12-7-17 Meet the 17-year-old who is suing her school
Mari Oliver, from Texas, refuses to stand for the Pledge of Allegiance, as a protest for civil rights for African Americans. (Webmaster's comment: Very worth watching. She is a very courageous young women!)
12-7-17 Ex-policeman Michael Slager jailed for shooting Walter Scott
A former South Carolina police officer has been sentenced to 20 years in prison for fatally shooting an unarmed African-American motorist. Michael Slager committed second-degree murder when he shot Walter Scott, 50, in the back as he fled arrest after a traffic stop, a judge ruled. "I forgive you," relatives of Scott told Slager, 36, in court, as they spoke about the death's impact on them. A bystander recorded mobile phone video of the April 2015 shooting. Experts say that without a video of the shooting, the former officer probably would not have been fired from the force nor have faced murder charges. Judge David Norton told the court that Slager, who is white, had "lived a spotless life" before the shooting. "Regardless, this is a tragedy that shouldn't have happened," he added. Lawyers for Slager had argued in court that he opened fire on Scott because he thought he had taken his police-issued stun gun during their scuffle. The case ended in a mistrial in 2016, and rather than face another jury, the former North Charleston officer pleaded guilty in May to a federal charge of violating the victim's civil rights. (Webmaster's comment: Finally a little justice for the victims of police murder!)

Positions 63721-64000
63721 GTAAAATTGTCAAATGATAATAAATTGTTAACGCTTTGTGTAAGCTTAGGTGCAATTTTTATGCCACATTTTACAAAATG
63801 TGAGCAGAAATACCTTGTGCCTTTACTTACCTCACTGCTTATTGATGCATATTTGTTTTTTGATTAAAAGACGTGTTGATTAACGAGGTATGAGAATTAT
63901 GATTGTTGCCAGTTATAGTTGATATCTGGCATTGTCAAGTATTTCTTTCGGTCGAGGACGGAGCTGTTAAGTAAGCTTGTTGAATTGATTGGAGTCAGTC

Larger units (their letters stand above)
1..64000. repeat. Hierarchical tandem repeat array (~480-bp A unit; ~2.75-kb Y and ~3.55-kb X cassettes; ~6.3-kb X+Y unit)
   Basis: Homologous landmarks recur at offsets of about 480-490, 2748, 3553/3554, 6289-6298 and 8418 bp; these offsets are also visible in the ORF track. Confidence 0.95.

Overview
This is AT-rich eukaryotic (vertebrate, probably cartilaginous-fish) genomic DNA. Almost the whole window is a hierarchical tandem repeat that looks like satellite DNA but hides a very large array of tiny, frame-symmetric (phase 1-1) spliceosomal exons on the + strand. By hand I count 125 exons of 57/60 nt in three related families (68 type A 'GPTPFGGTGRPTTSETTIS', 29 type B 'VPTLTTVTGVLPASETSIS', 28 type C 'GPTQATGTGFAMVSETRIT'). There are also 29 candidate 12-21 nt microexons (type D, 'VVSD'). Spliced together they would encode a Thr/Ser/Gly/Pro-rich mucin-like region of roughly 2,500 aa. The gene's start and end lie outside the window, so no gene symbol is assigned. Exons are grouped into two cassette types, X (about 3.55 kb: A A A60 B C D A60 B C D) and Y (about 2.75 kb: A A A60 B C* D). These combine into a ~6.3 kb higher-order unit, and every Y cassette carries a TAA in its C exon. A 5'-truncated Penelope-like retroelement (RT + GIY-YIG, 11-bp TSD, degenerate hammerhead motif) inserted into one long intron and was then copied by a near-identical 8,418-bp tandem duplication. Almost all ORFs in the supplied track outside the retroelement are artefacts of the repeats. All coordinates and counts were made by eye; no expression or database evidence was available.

12-7-17 Daniel Shaver: Police officer not guilty of murder
A police officer charged with the murder of an unarmed man in the US state of Arizona has been found not guilty. Philip Brailsford shot and killed 26-year-old Daniel Shaver in the hallway of a hotel in early 2016. Bodycam footage of the incident, released after the verdict, showed Mr Shaver on his knees asking officers not to shoot him just before he was killed. Mr Brailsford was acquitted of murder and a lesser manslaughter charge. Mr Shaver was shot five times with a semi-automatic rifle as he crawled towards the officers, sobbing. Prosecutors argued that the officer had responded appropriately, according to his training, when Mr Shaver reached towards his waistband - because he believed there was a concealed firearm there. Mr Shaver was confronted by police responding to a report of a man pointing a gun out of his hotel room window in January 2016. The police report said he showed guests in his hotel room a rifle he used for work, killing birds. It later emerged that the rifle was an airsoft or pellet gun, rather than a genuine firearm. (Webmaster's comment: The police look for any excuse to kill and get away with it!)